• 🇨🇫   Without the Language Hierarchy module, views listings can either entirely miss out content that hasn't been specifically translated for a language, or will show fallback translation as well as existing translations. This new release allows you to filter views to ensure (only) the most relevant translations show instead.
     
  • 🇯🇲   Translate your configuration in a 'parent' language, and its 'child' languages will use those settings too. No need to go set them for every one of your languages!
     
  • 🇲🇭   Build your language hierarchy by simply dragging and dropping the languages between each other on the admin page, just like you can with taxonomy terms, as in the screenshot above.
     
  • 🇵🇼   Drupal has its own fallback system for URL path aliases, so you can use a 'Language Neutral' path for a page which will cover all its translations (even if translations have their own paths too). Use this patch for Drupal 8.8, which we're looking to build into Drupal core itself, so that your path aliases can fall back with the same hierarchy that your content uses. 
     
  • 🇹🇹   Automated tests are included so we can verify the project's stability as Drupal evolves. But more are needed before a fully stable release can be made.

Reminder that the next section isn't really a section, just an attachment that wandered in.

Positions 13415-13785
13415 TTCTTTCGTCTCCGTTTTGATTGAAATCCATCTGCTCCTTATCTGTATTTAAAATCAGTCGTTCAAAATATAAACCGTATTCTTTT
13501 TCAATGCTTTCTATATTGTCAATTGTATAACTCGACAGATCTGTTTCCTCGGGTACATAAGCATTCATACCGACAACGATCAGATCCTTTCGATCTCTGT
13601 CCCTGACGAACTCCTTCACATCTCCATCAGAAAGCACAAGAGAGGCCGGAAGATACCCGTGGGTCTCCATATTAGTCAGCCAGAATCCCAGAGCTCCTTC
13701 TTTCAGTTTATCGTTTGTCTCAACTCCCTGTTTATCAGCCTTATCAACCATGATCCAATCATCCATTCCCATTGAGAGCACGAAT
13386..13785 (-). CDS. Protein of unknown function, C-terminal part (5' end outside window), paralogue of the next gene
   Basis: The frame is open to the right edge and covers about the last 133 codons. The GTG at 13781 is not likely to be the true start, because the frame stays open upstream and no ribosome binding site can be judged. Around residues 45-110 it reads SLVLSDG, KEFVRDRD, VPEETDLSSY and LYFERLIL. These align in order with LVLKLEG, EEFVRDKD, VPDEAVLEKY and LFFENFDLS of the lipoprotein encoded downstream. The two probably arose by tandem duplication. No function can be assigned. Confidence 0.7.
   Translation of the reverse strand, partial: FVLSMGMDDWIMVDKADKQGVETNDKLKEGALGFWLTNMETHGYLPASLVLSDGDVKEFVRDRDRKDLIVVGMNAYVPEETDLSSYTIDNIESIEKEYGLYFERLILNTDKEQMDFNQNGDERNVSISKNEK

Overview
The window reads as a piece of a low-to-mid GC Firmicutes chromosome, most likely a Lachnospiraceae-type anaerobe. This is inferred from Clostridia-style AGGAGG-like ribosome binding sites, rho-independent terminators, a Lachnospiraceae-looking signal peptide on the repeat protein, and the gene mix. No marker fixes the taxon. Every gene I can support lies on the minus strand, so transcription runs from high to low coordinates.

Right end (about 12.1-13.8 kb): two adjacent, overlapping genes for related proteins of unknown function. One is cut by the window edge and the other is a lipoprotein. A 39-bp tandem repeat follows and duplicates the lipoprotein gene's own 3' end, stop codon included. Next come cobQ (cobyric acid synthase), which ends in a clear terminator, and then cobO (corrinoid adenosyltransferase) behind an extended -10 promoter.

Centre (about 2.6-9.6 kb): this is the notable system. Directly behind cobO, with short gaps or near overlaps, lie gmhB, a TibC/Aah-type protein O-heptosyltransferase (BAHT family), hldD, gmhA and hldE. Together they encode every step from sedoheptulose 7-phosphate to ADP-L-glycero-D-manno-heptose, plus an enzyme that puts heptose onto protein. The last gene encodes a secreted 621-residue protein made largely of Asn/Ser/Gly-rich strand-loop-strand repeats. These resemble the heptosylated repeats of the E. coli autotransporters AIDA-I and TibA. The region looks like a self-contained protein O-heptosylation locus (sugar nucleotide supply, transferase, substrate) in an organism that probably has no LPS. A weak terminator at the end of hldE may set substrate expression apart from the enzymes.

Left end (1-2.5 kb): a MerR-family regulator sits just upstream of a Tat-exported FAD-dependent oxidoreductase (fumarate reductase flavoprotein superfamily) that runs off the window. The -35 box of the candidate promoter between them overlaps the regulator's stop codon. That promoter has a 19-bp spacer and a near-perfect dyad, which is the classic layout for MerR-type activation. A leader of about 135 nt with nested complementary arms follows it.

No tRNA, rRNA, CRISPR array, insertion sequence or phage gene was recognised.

• 🇬🇧   All sorts of other bug fixes and tweaks 😊
     

Development on Language Hierarchy will continue of course, not least ahead of the release of Drupal 9. All contributions, such as feedback, testing, sponsorship or patches are very welcome. There is always room for improvement! The project's issue queue is a good place to start if you can help. If you need assistance with your multilingual web project, leave a comment below, or get in touch with us at ComputerMinds.

Photo by Vladislav Klapin on Unsplash.

Droptica: Why CTOs of big companies choose Drupal

1 month ago
Deciding on a CMS these days is not a simple task. There are many things to take into account and lot at stake. Business websites are more important then they ever were and if a business wants to communicate effectively, it needs a great website. Budgets and lead times for new CMS deployments get bigger and projects more and more complex. Often, it is difficult to plan for a complete overhaul and businesses have to plan for a phased approach.  The business moves faster and the CMS has to keep up the pace with changes in requirements and technology All the above means that often a CMS re-deployment is a multistep project for many months or even years. One cannot allow for errors. Choosing incorrectly can set the business back years.

Drupal blog: Drupal Global Contribution Weekend 2020 is coming soon

1 month ago


John Cook and Andrew MacPherson at a previous Drupal Global Contribution Weekend event.

Since 2013, Drupal Global Contribution Weekend (DGCW) has been held on the last weekend of January.